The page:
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DiceLock-x for Linux, ARC4_Discarding class (ARC 4 Discarding stream cipher algorithm) verified with IETF RFC 6229, 80 bit key, set 1 and PhysicalCryptoRandomStream class (memory pages kept in RAM, not swapped to file)

DiceLock-x for Linux is the cryptographic architecture that ensures that ciphertext it’s not just encrypted but also randomized.

DiceLock cipher architecture presents two main configurations:
Dicelock Digested, and
Dicelock Indexed.

DiceLock encryption architecture improves symmetric ciphers like block cipher as Advanced Encryption Standard, Camellia, Serpent, Twofish (128, 192 and 256 bit key lengths) with different block cipher operation modes (like CBC, CFB, OFB and XTS) and stream ciphers as HC 128, HC 256, Rabbit, Salsa 20/20, Sosemanuk and others.

DiceLock (both configurations) makes use of the following random number tests: Frequency Test, Block Frequency Test, Cumulative Sum Forward Test, Cumulative Sum Reverse Test, Runs Test, Longest Run Of Ones Test, Rank Test, Universal Test, Approximate Entropy Test, Serial Test and Discrete Fourier Transform Test.

Additionally DiceLock Digested configuration makes use currently of following hash digest algorithms: Sha 1, Sha 224, Sha 256, Sha 384, Sha 512, Ripemd 128, Ripemd 160, Ripemd 256, Ripemd 320, Md2, Md4 and Md5.

Previous version DiceLock-x for Linux incorporated XTS-AES (XEX-based tweaked-codebook mode with ciphertext stealing XTS block cipher operation mode algorithm) for Advanced Encryption Algorithm (AES) for 128 and 256 bit symmetric keys.

New version DiceLock-x for Linux has made significant improvements:
- added block encryption ciphers like Camellia, Serpent and Twofish with all accepted key lengths of 128, 192 and 256 bits,
- added stream ciphers like Rabbit, Salsa 20/20 with 128 and 256 bit key lengths, and general Sosemanuk, as well as Sosemanuk with 128 and 256 bit key lengths,
- added old hash algorithms like Message Digest 2, Message Digest 4 and Message Digest 5,
- modified DiceLockIndexed and DiceLockDigested classes to be used with encryption ciphers that does not make use of initialization vector (IV),
- created DiceLockIVDigested and DiceLockIVIndexed classes to be used with encryption ciphers that makes use of initialization vector (IV),
- extended DiceLockXTSDigested and DiceLockXTSIndexed classes to be use with newly added Camellia, Serpent and Twofish block ciphers and all three key lengths (128, 192 and 256 bit key lengths),
- added old encryption ciphers like DEA (Data Encryption Algorithm), TDEA (Triple Data Encryption Algorithm), and ARC4 (alleged RC4) for compatibillity reasons.

As the new version DiceLock-x for Linux is developed, all individual components must be tested and verified, and in this article we verify ARC 4 Discarding class (computing ARC 4 Discarding stream cipher algorithm).

At the bottom of the post you can find C++ source code being used to perform this test.

Verified DiceLock-x for Linux

Verification components:

– Stream encryption cipher algorithm: ARC4_Discarding class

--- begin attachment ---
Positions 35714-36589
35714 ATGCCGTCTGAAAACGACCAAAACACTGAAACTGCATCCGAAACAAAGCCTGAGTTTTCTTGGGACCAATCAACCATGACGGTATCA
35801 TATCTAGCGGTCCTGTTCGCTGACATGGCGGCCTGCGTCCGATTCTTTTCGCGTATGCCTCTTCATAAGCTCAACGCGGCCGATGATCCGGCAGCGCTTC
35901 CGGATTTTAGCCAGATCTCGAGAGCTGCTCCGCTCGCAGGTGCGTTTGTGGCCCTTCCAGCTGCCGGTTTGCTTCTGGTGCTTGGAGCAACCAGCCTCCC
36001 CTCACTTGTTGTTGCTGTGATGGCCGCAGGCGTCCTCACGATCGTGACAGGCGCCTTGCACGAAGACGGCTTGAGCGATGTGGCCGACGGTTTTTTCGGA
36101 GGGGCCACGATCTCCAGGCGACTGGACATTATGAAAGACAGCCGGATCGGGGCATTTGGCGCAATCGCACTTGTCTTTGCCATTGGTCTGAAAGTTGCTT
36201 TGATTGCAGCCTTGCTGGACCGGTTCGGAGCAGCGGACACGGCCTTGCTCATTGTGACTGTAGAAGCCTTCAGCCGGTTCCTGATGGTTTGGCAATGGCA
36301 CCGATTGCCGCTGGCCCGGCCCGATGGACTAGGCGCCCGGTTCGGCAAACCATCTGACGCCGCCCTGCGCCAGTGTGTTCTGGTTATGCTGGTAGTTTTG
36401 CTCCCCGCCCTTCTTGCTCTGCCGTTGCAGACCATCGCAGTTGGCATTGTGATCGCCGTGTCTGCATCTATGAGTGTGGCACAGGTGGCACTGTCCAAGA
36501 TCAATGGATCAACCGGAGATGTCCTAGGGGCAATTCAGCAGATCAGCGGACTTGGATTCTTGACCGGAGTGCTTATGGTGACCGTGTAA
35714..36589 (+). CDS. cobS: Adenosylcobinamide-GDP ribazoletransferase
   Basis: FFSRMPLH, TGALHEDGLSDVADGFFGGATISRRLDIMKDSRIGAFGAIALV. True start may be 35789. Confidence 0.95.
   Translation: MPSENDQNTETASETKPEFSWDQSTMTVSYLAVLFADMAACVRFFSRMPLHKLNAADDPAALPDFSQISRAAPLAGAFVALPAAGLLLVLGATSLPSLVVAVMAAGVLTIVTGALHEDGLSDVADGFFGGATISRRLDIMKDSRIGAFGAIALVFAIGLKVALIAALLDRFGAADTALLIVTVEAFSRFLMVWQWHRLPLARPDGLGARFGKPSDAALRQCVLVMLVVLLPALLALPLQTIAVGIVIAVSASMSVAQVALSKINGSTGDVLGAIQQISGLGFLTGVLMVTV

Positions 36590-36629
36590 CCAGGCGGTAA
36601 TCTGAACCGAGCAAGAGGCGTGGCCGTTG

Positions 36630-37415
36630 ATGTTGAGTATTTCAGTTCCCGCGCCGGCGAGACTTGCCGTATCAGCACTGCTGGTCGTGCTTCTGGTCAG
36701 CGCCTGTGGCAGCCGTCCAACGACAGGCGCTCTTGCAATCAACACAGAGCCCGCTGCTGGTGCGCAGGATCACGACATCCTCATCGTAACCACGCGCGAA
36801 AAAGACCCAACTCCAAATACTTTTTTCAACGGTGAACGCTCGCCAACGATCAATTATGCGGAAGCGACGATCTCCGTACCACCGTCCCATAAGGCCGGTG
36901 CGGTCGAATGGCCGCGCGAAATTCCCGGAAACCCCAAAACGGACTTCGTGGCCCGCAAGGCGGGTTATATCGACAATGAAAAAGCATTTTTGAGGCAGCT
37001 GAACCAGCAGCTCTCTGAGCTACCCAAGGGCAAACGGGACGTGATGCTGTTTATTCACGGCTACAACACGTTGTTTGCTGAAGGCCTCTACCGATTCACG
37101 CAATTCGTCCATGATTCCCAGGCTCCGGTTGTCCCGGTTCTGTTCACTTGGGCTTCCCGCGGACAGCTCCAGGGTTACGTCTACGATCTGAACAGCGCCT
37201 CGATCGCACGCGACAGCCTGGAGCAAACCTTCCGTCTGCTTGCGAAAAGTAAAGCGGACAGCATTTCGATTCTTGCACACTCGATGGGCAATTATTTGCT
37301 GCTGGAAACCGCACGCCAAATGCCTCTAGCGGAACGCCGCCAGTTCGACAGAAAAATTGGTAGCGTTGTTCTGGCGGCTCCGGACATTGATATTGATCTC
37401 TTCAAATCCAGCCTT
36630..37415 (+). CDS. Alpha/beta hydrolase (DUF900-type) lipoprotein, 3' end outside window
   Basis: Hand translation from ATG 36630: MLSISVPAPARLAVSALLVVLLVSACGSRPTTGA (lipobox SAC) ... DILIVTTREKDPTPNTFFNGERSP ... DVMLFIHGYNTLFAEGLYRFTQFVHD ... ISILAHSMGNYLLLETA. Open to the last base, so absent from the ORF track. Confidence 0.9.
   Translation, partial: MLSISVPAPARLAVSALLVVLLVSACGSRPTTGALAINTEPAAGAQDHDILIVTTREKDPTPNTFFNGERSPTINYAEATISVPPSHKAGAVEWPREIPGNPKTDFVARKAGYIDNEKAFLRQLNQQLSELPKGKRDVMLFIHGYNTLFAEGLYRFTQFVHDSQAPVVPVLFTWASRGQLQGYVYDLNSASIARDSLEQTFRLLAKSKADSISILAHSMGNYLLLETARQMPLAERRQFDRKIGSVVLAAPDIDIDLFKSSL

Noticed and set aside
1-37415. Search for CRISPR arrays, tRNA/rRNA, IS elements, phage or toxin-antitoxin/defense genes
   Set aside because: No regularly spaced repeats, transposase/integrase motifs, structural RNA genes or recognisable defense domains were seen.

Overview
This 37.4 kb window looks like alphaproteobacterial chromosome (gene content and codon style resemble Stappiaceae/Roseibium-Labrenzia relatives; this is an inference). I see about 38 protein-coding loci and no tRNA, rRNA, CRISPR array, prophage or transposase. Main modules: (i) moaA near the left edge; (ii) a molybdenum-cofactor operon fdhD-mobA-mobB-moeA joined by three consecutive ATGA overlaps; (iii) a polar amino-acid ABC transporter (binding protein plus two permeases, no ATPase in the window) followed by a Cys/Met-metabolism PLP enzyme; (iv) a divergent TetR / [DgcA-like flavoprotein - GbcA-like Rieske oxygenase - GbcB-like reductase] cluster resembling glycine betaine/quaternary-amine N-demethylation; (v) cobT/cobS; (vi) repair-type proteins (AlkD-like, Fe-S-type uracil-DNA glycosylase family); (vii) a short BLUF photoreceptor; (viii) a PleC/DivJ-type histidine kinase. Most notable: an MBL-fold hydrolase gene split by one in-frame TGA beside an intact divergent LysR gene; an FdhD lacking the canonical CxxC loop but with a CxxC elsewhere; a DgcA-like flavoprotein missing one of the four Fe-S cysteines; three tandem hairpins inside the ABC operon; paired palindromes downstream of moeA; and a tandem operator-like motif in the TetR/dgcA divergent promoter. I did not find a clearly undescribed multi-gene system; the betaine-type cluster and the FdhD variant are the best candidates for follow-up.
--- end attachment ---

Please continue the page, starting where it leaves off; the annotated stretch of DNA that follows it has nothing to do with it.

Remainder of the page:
– Discarded initial bytes: 1008
– Test set: IETF RFC 6229, 80 bit key, set 1
– Bit stream memory management: PhysicalCryptoRandomStream class (memory pages kept in RAM, not swapped to file)

Memory characteristic used in this test:

PhysicalCryptoRandomStream class makes use of AWE (Address Windowing Extensions) that uses physical nonpaged memory, so memory is not swapped to hard disk.
In order to use PhysicalCryptoRandomStream class, which works with AWE it requires that “Lock Pages In Memory” Windows security setting policy permission must be granted in “Local Policy Settings” to the account executing the program, and in some versions the program must have “Run this program as an administrator” “Privilege Level” option checked.


Input plaintext: 4112 zero bytes
Key: 0102030405060708090a

Once computed we’ve got the following results:

Byte offset: 0
Expected a64f70af88ae56b6f87581c0e23e6b08
Computed a64f70af88ae56b6f87581c0e23e6b08
Result: OK
Byte offset: 16
Expected f449031de312814ec6f319291f4a0516
Computed f449031de312814ec6f319291f4a0516
Result: OK
Byte offset: 512
Expected bdae85924b3cb1d0a2e33a30c6d79599
Computed bdae85924b3cb1d0a2e33a30c6d79599
Result: OK
Byte offset: 528
Expected 8a0feddbac865a09bcd127fb562ed60a
Computed 8a0feddbac865a09bcd127fb562ed60a
Result: OK
Byte offset: 1024
Expected b55a0a5b51a12a8be34899c3e047511a
Computed b55a0a5b51a12a8be34899c3e047511a
Result: OK
Byte offset: 1040
Expected d9a09cea3ce75fe39698070317a71339
Computed d9a09cea3ce75fe39698070317a71339
Result: OK
Byte offset: 2048
Expected 552225ed1177f44584ac8cfa6c4eb5fc
Computed 552225ed1177f44584ac8cfa6c4eb5fc
Result: OK
Byte offset: 2064
Expected 7e82cbabfc95381b080998442129c2f8
Computed 7e82cbabfc95381b080998442129c2f8
Result: OK
Byte offset: 3072
Expected 1f135ed14ce60a91369d2322bef25e3c
Computed 1f135ed14ce60a91369d2322bef25e3c
Result: OK
Byte offset: 3088
Expected 08b6be45124a43e2eb77953f84dc8553
Computed 08b6be45124a43e2eb77953f84dc8553
Result: OK
DECIPHERING Checking deciphered text with input plaintext: OK

DiceLock-x for Linux C++ source code used in this test:

DiceLock-x for Linux


So, DiceLock cipher test and analysis can go on …

DiceLock is a trademark or registered trademark of his owner where applies. DiceLock research is the research to implement Self-corrector randomisation-encryption and method, european patent EP1182777 granted 08/21/2003 and US patent US7508945 granted 03/24/2009.

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